What is the maximum size that can be measured with an infrared microscope?
It is said that analysis is generally possible up to 10 µm, although this depends on the measurement method and the type and state of the sample. This is related to instrument sensitivity (light level) and wavelength (IR range is 2.5 to 25 µm). For example, measurements with the aperture set to 10 µm may result in ghost peaks or peak broadening at 10 µm or above (up to 1000 cm-1).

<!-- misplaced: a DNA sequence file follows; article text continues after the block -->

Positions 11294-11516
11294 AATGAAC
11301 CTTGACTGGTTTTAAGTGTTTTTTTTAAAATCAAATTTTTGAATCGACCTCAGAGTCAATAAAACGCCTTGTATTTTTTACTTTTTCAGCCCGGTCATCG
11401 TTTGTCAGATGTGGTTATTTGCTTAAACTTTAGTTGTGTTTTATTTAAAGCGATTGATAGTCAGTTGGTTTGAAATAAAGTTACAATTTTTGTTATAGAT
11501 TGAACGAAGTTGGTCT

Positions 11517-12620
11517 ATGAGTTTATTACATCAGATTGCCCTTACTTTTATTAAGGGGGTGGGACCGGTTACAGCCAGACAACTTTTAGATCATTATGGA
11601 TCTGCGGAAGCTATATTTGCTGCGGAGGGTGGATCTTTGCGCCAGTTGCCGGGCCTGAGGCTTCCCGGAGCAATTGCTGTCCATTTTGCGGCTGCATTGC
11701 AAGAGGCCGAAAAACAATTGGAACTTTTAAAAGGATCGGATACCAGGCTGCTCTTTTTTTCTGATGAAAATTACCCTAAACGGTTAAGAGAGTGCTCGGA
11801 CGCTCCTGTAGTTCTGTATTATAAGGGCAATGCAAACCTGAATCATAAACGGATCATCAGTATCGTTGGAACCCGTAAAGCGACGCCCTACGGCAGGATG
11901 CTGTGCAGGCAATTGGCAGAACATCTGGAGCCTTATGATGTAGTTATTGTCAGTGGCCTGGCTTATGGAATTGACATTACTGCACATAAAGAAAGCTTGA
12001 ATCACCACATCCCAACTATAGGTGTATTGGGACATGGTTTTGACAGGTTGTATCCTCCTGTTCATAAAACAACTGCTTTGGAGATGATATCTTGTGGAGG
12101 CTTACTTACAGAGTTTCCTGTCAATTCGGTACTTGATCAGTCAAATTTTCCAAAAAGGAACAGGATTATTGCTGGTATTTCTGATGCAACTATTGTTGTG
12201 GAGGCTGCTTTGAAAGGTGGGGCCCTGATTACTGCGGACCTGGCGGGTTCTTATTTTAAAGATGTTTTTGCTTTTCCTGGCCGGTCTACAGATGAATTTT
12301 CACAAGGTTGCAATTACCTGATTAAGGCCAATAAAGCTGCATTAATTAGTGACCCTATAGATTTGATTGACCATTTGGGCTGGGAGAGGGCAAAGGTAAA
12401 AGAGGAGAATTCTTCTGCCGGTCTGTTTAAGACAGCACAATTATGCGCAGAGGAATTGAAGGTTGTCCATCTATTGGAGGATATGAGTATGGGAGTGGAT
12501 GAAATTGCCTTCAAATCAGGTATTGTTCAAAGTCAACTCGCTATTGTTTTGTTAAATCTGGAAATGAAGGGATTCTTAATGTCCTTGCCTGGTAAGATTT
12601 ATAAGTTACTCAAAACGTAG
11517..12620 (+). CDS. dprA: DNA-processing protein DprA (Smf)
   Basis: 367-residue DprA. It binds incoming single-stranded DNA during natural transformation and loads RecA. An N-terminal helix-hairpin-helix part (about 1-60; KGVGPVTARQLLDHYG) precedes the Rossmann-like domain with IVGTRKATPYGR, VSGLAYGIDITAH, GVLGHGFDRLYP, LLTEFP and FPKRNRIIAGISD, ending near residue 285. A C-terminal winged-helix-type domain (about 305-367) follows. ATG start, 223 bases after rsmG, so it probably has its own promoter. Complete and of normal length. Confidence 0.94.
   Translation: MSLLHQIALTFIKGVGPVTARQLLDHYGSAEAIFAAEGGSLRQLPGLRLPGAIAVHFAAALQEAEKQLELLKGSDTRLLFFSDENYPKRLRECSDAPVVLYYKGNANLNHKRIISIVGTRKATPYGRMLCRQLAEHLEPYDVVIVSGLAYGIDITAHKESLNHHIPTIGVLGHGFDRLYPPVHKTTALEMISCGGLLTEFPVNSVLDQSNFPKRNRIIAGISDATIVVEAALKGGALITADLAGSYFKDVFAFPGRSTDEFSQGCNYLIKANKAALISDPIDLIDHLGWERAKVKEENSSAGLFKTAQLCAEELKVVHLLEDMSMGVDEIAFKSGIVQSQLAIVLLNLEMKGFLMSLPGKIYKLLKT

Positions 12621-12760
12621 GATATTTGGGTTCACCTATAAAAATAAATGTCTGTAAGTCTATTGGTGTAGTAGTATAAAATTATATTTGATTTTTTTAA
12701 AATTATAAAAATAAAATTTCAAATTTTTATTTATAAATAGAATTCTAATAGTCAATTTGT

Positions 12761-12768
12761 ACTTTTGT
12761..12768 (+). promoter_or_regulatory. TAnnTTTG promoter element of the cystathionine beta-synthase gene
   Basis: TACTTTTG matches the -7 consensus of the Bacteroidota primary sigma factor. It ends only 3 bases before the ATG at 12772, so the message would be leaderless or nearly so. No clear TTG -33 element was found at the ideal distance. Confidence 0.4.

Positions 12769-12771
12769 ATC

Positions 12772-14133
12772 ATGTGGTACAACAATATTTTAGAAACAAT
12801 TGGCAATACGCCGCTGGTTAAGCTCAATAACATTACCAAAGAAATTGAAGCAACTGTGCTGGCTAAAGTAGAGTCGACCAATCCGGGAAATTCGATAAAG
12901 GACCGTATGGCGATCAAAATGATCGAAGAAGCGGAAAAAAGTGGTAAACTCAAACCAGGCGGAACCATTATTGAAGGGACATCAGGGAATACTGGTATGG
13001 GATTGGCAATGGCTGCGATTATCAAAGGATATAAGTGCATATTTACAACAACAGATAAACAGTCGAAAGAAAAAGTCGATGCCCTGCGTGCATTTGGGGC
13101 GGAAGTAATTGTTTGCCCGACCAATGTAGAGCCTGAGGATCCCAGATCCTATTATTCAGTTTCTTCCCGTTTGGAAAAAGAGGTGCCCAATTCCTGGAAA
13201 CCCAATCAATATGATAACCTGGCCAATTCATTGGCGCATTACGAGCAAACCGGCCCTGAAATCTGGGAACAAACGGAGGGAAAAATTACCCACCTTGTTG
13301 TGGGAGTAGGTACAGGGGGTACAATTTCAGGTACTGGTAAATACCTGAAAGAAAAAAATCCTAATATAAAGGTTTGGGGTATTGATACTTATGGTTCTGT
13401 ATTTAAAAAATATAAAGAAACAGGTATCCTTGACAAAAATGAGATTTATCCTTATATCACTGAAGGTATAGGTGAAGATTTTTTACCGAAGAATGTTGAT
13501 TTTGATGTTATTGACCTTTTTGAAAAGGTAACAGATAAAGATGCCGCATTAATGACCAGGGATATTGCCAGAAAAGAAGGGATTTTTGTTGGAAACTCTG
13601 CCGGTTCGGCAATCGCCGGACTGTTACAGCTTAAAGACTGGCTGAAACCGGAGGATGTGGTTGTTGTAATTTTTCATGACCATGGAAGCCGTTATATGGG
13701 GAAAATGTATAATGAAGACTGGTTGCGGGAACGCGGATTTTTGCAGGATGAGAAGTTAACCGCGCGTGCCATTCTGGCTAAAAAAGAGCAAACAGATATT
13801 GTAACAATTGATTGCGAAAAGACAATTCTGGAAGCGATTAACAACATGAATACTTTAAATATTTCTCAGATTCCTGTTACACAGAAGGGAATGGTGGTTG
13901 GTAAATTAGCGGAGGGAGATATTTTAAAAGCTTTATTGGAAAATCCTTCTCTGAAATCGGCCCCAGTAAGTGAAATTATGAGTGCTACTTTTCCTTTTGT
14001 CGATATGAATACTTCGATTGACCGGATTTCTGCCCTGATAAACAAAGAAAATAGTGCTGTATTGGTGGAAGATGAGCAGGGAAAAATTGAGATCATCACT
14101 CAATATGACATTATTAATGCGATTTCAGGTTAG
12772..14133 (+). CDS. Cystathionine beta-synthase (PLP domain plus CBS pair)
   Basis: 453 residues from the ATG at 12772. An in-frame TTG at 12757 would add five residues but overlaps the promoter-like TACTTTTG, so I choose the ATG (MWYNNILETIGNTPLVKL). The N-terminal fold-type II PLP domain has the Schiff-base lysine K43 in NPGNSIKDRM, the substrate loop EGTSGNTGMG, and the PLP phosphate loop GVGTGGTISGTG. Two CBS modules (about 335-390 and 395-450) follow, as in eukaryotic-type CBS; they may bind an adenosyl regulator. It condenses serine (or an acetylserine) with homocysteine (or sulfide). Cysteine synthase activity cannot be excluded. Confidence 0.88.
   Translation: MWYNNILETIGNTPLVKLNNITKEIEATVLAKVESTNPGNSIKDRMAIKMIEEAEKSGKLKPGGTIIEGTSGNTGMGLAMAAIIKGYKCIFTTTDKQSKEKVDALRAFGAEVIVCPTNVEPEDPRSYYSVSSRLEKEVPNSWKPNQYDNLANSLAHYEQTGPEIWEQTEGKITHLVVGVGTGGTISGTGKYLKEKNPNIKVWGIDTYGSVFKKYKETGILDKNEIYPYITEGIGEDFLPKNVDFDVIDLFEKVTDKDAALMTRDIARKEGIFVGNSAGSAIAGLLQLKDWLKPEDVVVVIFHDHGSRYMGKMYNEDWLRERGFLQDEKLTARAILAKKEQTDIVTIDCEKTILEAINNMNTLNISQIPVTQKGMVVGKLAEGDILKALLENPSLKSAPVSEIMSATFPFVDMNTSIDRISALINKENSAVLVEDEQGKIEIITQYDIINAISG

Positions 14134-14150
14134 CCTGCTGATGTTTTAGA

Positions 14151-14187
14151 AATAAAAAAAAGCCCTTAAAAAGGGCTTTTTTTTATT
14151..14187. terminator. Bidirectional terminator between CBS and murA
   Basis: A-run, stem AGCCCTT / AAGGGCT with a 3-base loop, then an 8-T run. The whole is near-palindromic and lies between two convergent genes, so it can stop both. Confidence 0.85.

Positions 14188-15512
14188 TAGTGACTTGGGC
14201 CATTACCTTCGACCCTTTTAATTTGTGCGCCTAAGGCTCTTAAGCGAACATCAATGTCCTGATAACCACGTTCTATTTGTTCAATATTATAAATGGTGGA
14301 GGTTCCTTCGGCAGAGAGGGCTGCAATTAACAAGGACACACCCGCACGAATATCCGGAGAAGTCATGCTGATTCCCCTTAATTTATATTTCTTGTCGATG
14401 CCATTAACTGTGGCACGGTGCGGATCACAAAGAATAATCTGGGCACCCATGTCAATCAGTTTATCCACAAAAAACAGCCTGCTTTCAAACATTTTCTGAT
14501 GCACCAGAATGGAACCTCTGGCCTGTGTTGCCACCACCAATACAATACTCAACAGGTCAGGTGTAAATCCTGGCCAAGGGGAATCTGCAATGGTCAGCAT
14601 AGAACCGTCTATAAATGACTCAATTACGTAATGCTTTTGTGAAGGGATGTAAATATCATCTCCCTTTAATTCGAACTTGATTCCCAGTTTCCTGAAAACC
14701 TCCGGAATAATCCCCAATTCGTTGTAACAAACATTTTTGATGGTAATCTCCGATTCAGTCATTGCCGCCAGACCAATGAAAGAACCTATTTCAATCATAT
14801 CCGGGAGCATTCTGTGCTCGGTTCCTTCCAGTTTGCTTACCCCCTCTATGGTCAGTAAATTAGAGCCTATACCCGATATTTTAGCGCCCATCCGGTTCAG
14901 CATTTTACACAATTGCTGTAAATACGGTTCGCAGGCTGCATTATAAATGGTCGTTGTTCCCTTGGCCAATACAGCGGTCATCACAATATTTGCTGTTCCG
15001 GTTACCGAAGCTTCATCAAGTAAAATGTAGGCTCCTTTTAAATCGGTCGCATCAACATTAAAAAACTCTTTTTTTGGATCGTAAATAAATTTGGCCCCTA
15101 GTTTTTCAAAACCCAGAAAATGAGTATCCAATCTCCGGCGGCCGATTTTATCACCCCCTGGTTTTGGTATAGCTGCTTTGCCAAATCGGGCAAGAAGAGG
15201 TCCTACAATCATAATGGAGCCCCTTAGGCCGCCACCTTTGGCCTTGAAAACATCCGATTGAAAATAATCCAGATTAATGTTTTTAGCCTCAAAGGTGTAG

Fig. 1 shows measurements of novolac resin on a metal sheet using various aperture sizes.
To avoid noise effects, a different number of measurements was used for each aperture size.
|30µm: Resolution: 8 cm-1, Accumulation: 20 (approx. 8 s)
10µm: Resolution: 8 cm-1, Accumulation: 100 (approx. 40 s)
5µm: Resolution: 8 cm-1, Accumulation: 400 (approx. 160 s)
Fig. 2 shows a magnified image of Fig. 1 in the range from 1300 to 700 cm-1. It shows that while novolac resin can be identified at 5 µm, changes in the spectrum shape are clearly apparent at the low-wavenumber side. (See Fig. 2)
As shown above, care is required when using an aperture up to 10 µm due to deformation of the spectrum shape.